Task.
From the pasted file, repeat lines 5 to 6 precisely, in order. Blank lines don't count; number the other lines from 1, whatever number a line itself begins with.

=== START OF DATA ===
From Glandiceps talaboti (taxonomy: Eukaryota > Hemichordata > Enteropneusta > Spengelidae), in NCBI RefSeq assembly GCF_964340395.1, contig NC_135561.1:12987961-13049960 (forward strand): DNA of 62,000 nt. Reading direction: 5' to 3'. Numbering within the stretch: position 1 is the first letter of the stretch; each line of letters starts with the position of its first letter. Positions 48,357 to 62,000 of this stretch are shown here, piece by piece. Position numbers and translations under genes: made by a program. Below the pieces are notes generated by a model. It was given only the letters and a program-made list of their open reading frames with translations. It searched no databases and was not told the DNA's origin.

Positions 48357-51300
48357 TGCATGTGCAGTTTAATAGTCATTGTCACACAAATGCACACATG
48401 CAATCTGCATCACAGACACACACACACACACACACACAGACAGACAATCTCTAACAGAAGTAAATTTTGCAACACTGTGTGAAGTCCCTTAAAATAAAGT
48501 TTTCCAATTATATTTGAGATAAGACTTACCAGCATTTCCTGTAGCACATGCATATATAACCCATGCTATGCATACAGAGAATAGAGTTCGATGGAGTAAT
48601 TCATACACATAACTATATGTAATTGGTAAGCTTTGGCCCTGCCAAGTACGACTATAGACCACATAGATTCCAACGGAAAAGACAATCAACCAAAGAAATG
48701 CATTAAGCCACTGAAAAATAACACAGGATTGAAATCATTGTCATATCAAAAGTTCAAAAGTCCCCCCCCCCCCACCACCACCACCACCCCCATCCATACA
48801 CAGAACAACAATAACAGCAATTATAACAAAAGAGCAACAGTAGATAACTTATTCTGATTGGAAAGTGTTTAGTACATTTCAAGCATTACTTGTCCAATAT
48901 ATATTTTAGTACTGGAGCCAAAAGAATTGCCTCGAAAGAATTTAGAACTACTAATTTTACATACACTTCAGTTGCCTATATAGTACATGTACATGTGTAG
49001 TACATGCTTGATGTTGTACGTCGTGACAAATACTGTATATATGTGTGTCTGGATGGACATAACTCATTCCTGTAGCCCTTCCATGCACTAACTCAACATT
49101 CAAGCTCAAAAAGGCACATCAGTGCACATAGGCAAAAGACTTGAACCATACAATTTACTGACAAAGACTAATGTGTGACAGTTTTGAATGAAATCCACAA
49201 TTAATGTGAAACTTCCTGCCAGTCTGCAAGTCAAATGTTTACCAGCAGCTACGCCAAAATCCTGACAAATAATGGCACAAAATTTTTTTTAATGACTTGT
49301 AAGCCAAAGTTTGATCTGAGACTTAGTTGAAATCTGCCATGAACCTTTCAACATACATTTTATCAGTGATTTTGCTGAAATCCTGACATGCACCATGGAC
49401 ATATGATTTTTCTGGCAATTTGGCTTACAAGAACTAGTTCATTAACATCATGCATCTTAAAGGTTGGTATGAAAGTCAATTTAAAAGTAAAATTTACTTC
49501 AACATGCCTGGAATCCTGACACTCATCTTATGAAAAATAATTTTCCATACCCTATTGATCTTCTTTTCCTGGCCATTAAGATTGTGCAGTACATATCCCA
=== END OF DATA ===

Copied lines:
48501 TTTCCAATTATATTTGAGATAAGACTTACCAGCATTTCCTGTAGCACATGCATATATAACCCATGCTATGCATACAGAGAATAGAGTTCGATGGAGTAAT
48601 TCATACACATAACTATATGTAATTGGTAAGCTTTGGCCCTGCCAAGTACGACTATAGACCACATAGATTCCAACGGAAAAGACAATCAACCAAAGAAATG